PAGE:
By Edgar Vhera

HORTICULTURE export earnings have remained static at US$71 million for the period January to November 2022 compared to the same period the previous year with 121 million kilogrammes of horticulture products being sold versus 127 million kilogrammes in 2021.

Statistics availed by ZimStats yesterday exposed the development, which highlighted that the average price for horticultural products for 2021 was US$0, 59 per kilogramme against last year’s figure of US$0, 56.

ZimStats figures on external trade for the period January to November 2022 show that the country exported horticulture produce worth US$70 909 597 last year against US$70 611 813 for the same period in 2021.

Horticulture Development Council (HDC) chairman Mr Stanley Heri said he was not surprised by the lack of change in earnings as the logistics sector had negatively impacted on horticulture export viability and growth.

“The costs involved in the movement of our products to our main market, the European Union, have astronomically risen. In the past airfreight costs were around US$2,14 per kilogramme but this has risen to between US$2,80 to US$3 with the aviation sector citing high fuel cost,” he said.

Mr Heri added that the depreciation of the pound and euro against the US dollar was working against them, as they received their earnings in pounds or euros yet costs of production and the whole logistics value chain were denominated in the US dollar.

“The European market is competitive as it offers premium prices unlike the Middle East, which is closer but has prices are on the lower side and hence not attractive.

“This coming winter, the country is likely going to see a drop in vegetable production, especially peas, due to increased freight rates,” continued Mr Heri.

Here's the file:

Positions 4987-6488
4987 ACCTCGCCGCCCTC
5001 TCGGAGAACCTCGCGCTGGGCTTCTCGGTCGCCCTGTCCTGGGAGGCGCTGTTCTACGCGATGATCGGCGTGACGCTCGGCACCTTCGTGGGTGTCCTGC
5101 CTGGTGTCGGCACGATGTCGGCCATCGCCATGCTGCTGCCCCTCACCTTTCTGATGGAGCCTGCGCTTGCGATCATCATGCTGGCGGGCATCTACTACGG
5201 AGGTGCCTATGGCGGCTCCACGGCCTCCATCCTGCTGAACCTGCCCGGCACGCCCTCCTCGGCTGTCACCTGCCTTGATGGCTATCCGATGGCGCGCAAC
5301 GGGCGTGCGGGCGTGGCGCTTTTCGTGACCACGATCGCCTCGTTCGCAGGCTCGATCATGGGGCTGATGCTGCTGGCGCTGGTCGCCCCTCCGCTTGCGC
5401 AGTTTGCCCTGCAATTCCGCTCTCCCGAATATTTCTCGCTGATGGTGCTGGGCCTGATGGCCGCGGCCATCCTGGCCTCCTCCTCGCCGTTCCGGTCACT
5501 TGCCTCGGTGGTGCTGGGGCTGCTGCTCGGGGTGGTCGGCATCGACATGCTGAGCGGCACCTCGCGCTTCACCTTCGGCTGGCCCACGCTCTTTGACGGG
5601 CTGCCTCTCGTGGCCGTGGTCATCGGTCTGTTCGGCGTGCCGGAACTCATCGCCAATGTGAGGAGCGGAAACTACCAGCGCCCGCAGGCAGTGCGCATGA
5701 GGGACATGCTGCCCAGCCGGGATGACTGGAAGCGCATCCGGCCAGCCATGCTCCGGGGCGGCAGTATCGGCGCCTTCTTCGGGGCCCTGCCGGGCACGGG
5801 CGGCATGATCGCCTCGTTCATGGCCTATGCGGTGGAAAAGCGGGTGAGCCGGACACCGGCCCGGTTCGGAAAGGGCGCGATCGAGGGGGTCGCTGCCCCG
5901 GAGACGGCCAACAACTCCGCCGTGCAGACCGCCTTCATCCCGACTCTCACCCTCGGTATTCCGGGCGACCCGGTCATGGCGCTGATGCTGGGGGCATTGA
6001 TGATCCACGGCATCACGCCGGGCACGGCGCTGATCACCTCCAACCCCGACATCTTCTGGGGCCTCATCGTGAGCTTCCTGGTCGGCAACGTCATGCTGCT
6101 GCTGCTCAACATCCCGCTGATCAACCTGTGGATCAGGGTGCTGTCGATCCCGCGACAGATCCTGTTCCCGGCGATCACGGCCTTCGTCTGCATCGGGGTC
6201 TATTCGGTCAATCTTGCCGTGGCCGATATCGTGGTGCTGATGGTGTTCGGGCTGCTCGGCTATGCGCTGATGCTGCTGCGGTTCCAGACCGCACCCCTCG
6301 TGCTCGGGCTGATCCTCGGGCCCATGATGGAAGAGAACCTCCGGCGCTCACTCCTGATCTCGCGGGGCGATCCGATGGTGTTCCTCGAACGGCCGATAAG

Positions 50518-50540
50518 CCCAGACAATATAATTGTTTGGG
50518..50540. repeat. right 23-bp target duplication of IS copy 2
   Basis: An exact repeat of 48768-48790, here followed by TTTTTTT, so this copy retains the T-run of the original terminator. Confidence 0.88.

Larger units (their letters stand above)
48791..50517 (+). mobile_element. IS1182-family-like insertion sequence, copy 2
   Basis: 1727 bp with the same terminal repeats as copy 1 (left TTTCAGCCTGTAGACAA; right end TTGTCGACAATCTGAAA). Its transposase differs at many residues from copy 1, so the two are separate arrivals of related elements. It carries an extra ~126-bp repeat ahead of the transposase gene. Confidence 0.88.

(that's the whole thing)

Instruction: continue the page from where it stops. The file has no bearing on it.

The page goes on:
On a positive note, the berries sector contributed immensely to 2022’s gross earnings after netting US$12 204 553 against US$7 051 955 from the previous year, representing a 73 percent surge.

The volume of exports under the berries umbrella (cranberry, mulberry, blueberry, and so on), rose from 3 269 060 kilogrammes in 2021 to 5 067 326 kilogrammes last year, marking a 55 percent increase.

The average price for berries in 2021 was US$2,41 per kilogramme against last year’s US$2,16 a 12 percent increase.

Zimbabwe Berry Growers Association vice chairman Mr Stuart Torr, maintained that blueberries production was the major cause for the increased production within the berries sector.

Mr Torr said new blueberry plantings of 2021 and orchards that are getting older had contributed to the increased production, as yields naturally increase as the trees mature.

“I don’t see that increasing year on year

“It will probably drop due to competition in the blueberry industry coupled with barriers to expand production.

“Among the factors that might slow down blueberry expansion are the 75 percent foreign currency account (FCA) retention, the unavailability of patient capital for short-term borrowing, as well as increased production costs,” added Mr Torr.

The Government last year introduced a US$30 million horticulture export revolving fund to spur horticulture exports growth, as well as fulfil the dictates of the Horticulture Recovery and Growth Plan (HRGP).

This is in addition to other incentives such as suspension of duty on agriculture capital equipment (S.I. 6 of 2016), anchor farmer incentive, value added tax (VAT) zero rating of farm inputs and foreign currency account (FCA) retention on incremental export receipts of 100 percent.

The Horticulture Recovery and Growth Plan being operationalised aims to boost output of key commodities such as blueberries, fresh produce, citrus, macadamia, coffee and high-value emerging crops such as industrial hemp and medicinal cannabis.

Source: theHerald

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